Today wasn’t much fun.
It was hot when we left Napier, looking at 143km through to Taupo along the relevant state highway. We’d been told it was hilly and that the wind would be in our face, but what can two brave boys do?
I switched bikes from Tom’s singular (now named Guiseppie) to my carbon-fibre race machine, expecting difficulty ahead.
Our legs weren’t firing correctly after a 225km day yesterday and the first of the many climbs had a pretty nasty angle to it. The wind was strong enough to make even descending a chore, the road shoulder was around the width of the painted white line, and we danced the death-dance with logging trucks enough to develop a mild case of truck-shock.
The first of the two principal saddles really reamed us. It was too steep, too long and too busy. Tom developed a strange sort of impingement in his right buttcheek which was bothering him no end, our knees were aching and we were getting mildly agitated.
We had a wee stop on an arched road bridge spanning a deep valley and climbed underneath it. It made a pleasant change to be frightened of the long fall rather than being ground into mince between tyre and gravel.
The second saddle loomed ahead, an equal to the first. We sweated our way to the summit and rode the remaining mileage to a dot-on-a-map town called Tarewera (exclusive to the volcano). We sat, listening to the 100-tracks-for-dickheads collection, while chewing on roadside pies and drinking milk products. Tom shook his iced coffee without applying the lid and coated himself in brown fluids. We stared at it briefly and felt that it summed the day up well.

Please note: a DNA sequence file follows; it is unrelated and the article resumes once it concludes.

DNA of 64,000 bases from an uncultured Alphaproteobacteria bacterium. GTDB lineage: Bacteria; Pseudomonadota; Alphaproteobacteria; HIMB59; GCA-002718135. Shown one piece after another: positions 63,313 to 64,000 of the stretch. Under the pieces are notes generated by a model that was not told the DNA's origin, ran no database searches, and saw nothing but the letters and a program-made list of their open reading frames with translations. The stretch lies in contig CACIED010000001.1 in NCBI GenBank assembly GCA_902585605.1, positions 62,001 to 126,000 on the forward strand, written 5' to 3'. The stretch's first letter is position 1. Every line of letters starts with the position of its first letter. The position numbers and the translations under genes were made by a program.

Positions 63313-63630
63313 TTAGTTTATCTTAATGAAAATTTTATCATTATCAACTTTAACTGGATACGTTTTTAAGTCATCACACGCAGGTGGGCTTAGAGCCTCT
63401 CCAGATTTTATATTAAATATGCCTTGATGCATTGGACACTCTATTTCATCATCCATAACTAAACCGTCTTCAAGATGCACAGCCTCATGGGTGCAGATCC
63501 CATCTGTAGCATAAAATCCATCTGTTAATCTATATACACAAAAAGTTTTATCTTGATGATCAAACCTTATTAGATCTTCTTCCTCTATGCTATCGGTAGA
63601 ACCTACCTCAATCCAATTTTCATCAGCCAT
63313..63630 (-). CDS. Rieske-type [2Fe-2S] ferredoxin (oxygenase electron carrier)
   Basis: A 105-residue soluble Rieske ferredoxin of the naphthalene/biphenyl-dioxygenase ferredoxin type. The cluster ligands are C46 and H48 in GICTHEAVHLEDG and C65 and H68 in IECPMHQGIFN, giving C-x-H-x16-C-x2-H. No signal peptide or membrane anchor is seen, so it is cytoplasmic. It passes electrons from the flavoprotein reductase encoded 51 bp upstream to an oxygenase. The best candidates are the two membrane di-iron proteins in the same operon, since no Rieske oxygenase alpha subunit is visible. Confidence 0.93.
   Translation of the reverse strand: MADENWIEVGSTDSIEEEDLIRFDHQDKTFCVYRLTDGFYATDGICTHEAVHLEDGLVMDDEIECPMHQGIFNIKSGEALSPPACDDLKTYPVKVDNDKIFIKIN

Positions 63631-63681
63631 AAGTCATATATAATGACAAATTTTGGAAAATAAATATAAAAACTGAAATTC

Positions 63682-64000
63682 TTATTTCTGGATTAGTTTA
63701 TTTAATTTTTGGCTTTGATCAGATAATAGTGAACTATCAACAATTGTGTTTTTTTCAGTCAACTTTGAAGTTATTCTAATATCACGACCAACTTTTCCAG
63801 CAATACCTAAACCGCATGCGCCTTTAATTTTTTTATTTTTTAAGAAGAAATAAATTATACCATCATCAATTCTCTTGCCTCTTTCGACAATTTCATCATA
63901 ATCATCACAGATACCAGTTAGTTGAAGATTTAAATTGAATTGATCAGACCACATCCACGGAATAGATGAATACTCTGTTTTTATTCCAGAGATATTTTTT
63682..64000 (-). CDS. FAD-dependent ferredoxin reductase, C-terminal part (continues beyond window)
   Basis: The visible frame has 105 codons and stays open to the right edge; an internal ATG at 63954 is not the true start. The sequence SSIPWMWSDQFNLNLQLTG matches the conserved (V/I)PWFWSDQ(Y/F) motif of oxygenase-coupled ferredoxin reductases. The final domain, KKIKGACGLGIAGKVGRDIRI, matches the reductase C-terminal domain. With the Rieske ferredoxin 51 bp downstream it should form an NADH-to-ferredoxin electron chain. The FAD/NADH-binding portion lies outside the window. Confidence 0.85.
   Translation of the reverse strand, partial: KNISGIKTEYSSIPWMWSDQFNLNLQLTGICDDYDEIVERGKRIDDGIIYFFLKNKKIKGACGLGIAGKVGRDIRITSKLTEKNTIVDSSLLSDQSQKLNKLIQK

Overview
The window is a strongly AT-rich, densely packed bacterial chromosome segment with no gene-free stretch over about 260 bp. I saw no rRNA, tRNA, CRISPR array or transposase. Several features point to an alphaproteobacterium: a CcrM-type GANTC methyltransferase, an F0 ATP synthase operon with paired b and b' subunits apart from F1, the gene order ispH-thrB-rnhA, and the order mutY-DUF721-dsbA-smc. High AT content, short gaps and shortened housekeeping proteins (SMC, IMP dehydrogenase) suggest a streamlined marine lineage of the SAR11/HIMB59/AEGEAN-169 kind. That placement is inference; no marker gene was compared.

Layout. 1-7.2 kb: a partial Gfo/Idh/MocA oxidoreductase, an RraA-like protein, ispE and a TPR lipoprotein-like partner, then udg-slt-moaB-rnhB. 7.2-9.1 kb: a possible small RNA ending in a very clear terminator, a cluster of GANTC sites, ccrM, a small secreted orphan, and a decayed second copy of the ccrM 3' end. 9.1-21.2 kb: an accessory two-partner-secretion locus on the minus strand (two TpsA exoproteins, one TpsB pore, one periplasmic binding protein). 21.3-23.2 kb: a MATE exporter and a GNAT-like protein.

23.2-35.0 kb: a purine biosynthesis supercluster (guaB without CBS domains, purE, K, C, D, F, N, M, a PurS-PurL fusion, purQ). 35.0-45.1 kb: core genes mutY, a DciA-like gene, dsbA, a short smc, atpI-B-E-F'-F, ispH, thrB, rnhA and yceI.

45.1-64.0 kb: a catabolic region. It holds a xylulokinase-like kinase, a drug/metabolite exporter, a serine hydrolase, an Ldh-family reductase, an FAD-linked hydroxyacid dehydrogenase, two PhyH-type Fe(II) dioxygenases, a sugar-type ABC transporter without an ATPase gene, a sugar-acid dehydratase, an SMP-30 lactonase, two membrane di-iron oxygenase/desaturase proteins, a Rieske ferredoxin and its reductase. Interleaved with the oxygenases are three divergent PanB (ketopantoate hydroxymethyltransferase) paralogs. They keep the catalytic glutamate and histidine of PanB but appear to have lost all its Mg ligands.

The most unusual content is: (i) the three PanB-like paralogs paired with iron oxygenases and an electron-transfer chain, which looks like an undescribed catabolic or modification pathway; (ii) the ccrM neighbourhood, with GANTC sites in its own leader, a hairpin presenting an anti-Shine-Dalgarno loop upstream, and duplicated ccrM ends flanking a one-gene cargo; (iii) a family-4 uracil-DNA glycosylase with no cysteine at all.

As we exited the cafe we were advised that it was “downhill all the way to Taupo”. We regarded this information with a shrug. Tom ate a toasted sandwich left uneaten by a previous patron. He soon found out why it had been left behind: it was cheese and pineapple and it was gross. He vomited some of it up later while cursing.
It certainly wasn’t downhill. The wind picked up, and we had 60km to go.
We were tired, and we didn’t want to keep going. I guess this is the cornerstone of endurance: being tired, and not wanting to keep going, but doing it anyway. There’s a variety of ways to do it: focussing on what parts are going well, what parts aren’t hurting, breaking the route into parts, eating regularily and weeping. I suppose our advantage is that we make good travelling partners and have been friends a long time. So in this state we can laugh about it, and push each other through it, and eventually you just get to the end. I think that’s important: eventually you just get to the end. Eventually we will, and I’m sure we’ll be happy about it, but it’s just one moment of many, and it’ll flit by like all the others.
And we made it, by the way…
I had a thought today, and you can call it a parting shot or whatever you like, but it bought me some comfort: The world is always ready to accept you, all that it requires from you is that you accept it.
For your consideration